Servaas Van Belle Interview - The Hopper Prize

Servaas Van Belle

Servaas Van Belle on a keen interest in architecture, transience and the influence of time, and a palpable vernacular.

How did you get into making art?

As a teenager I followed my big brother to the Art school. After a difficult start, they became the most important years of my life. With the right people in the right place at the right time, my life path took an artistic direction.

What are you currently working on?

Currently I am continuing to work on the series STAL. There is no deadline but it may remain a common thread in my life. I am also starting on a new project but, as always, I am keeping my pursuits under the radar until they are almost finished.

Transience and the influence of time are key concepts here.

Servaas Van Belle

What inspired you to get started on this body of work?

Looking at my series over the years, one can see a clear common thread.

Besides the fascination with monographs, there is a keen interest in architecture and constructions that seem banal at first glance, such as utility buildings, old sheds, beach huts, naked billboards, small religious buildings, hunting and observation towers. Transience and the influence of time are key concepts here. The vernacular is palpable.

A stable, for example, is so banal in the Belgian landscape that I myself overlooked it for years until I suddenly realised its beauty. But to valorise such a structure, something was needed to isolate it and that ‘something’ turned out to be fog. Discovering how the fog took the monograph to the next level was the final link to shift up a gear. Because of all the sleuthing and the unpredictability of the fog, it took five years to publish a first result in a book.

Do you work on distinct projects or do you take a broader approach to your practice?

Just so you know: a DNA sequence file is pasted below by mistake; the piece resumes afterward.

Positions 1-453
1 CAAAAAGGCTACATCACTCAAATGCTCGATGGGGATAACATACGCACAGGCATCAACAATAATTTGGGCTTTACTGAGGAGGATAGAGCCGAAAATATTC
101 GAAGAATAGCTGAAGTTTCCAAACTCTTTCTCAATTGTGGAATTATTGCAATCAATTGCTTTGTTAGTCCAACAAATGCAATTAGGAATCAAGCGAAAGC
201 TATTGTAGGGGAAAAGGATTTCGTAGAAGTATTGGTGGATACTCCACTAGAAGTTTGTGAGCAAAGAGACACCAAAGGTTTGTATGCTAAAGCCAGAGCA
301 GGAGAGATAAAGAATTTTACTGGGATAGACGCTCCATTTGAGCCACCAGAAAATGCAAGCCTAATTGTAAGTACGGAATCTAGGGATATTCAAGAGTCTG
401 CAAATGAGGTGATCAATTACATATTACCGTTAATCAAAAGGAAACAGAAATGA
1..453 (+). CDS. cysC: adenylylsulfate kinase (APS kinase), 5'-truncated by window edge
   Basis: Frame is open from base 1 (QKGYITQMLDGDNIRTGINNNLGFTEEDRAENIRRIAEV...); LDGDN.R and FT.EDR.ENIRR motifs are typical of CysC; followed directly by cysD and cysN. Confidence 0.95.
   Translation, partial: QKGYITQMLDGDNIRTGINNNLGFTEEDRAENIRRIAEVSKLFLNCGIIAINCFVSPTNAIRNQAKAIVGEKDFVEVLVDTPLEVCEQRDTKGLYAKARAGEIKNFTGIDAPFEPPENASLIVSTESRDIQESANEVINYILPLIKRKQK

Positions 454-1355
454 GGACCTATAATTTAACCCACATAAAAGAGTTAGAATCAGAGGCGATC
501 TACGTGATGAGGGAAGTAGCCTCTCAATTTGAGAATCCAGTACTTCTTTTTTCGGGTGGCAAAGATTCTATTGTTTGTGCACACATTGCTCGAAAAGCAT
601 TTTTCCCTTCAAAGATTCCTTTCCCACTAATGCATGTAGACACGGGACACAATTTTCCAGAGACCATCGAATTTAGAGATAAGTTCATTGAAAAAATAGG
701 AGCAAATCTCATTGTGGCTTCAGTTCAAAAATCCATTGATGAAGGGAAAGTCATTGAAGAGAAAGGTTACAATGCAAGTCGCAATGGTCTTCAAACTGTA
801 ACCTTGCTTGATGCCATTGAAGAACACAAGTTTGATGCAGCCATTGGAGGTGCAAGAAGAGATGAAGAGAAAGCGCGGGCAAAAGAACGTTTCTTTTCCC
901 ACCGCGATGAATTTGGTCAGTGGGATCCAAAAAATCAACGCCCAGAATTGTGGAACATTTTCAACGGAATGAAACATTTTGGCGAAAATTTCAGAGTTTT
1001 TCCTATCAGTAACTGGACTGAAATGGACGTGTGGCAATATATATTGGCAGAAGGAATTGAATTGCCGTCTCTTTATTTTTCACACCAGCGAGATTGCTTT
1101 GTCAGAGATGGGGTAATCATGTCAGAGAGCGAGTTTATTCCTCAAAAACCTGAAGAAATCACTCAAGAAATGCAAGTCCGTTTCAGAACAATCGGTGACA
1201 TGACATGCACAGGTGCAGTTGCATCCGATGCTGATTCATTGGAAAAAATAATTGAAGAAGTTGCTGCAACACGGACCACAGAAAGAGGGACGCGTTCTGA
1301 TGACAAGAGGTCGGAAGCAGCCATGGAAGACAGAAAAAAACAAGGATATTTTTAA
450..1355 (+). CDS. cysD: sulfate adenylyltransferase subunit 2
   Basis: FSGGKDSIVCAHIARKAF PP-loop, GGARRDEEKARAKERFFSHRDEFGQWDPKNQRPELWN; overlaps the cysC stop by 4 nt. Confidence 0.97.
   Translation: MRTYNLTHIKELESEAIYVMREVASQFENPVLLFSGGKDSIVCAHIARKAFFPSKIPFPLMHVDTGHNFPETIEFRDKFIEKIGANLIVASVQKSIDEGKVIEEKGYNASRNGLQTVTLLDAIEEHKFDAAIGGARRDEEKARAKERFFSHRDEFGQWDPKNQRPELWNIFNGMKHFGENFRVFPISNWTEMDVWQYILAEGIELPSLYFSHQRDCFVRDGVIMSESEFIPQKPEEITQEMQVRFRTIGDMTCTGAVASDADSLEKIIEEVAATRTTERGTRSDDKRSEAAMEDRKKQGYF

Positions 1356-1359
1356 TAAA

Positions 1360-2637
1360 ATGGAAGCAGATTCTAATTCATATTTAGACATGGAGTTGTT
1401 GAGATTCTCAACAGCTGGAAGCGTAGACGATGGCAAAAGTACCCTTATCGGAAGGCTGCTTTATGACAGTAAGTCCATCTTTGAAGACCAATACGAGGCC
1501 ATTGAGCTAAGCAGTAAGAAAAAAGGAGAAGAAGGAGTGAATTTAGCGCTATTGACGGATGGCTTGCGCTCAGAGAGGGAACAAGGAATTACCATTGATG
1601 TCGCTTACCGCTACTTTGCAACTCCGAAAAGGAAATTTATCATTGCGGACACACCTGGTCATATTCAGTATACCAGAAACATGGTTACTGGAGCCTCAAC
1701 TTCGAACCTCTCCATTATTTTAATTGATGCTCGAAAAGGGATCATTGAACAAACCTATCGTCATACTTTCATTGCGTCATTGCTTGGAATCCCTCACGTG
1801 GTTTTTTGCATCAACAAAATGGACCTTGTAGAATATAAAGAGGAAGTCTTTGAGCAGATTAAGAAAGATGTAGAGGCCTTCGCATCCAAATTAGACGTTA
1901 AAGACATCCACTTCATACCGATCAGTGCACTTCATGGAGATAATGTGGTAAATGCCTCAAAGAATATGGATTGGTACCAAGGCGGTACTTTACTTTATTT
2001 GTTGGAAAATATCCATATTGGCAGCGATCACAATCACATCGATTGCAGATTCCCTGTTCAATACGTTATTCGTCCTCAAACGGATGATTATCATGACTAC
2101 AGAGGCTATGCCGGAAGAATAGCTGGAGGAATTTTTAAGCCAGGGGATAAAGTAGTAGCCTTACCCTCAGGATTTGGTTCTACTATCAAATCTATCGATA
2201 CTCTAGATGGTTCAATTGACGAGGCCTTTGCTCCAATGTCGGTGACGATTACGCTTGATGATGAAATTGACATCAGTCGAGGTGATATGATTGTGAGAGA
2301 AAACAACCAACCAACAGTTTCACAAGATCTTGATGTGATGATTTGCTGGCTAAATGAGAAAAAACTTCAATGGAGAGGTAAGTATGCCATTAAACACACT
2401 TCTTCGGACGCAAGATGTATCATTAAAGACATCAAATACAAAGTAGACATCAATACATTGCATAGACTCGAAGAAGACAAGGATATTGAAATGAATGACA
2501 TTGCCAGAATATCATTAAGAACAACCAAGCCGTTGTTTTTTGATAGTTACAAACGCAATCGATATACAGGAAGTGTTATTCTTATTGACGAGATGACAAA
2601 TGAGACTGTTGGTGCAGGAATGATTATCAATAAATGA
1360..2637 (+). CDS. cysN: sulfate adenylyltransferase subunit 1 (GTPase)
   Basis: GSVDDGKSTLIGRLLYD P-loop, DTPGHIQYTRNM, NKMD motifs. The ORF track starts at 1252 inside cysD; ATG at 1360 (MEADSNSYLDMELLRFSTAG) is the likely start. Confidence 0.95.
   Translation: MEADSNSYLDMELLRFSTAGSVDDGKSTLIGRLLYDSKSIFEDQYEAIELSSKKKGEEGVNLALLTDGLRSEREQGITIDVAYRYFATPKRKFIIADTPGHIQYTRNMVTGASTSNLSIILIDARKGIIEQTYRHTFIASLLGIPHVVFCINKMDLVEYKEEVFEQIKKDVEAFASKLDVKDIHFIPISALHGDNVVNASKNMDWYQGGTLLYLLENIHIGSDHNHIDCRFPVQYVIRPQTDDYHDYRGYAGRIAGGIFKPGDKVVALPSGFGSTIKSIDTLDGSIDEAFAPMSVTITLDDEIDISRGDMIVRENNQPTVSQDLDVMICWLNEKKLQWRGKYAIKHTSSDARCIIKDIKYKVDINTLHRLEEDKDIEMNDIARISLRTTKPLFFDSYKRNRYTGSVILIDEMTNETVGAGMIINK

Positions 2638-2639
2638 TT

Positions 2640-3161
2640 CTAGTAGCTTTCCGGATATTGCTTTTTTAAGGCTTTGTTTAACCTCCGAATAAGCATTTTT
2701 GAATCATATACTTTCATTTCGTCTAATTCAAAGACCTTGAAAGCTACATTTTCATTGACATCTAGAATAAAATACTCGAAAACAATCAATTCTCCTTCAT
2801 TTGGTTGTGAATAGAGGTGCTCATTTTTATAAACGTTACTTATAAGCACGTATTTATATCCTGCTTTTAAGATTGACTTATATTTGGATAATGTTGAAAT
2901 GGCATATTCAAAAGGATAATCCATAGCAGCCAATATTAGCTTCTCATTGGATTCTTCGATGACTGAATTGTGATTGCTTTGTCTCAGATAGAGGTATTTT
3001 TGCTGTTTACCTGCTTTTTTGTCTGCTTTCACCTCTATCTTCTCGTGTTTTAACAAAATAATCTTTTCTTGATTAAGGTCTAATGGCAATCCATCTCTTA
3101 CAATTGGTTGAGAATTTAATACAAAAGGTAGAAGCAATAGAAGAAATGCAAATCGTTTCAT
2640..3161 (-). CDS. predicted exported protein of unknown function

Once I focus my goal on one project it’s difficult for me to combine it with other projects. I do try, but I don’t always succeed.

I see this strong focus on just one project as both a weakness and a strength.

What’s a typical day like in your studio?

While making STAL, my days mainly consisted of checking the weather apps and keeping my prospecting neatly ordered. Being prepared to head out is essential. Especially with the unpredictable fog.

But alongside my series, I also work on commission for interior designers.

Both worlds meander together, making it difficult to describe a typical day.

Who are your favorite artists?

My most obvious inspirations are Bernd and Hilla Becher. Their consistent way of working and perseverance are a great source of inspiration. I also admire that same perseverance in the painter Paul Cézanne. The way he kept exploring Mont Saint-Victoire while painting evokes nothing but admiration in me.

Closer to home and the present, there is also the Belgian photographer Stephan Vanfleteren. An example who eventually became a friend and where I also saw that perseverance again. He taught me, without words, that photography can be very hard work.

Where do you go to discover new artists?

Of course, social media, museums and photo festivals are important places of discovery.

But I must confess that I limit my searches. Especially in the flow of a project, I try to keep all external impulses as far away from me as possible. At that point, I want to keep my vision and goal clear.

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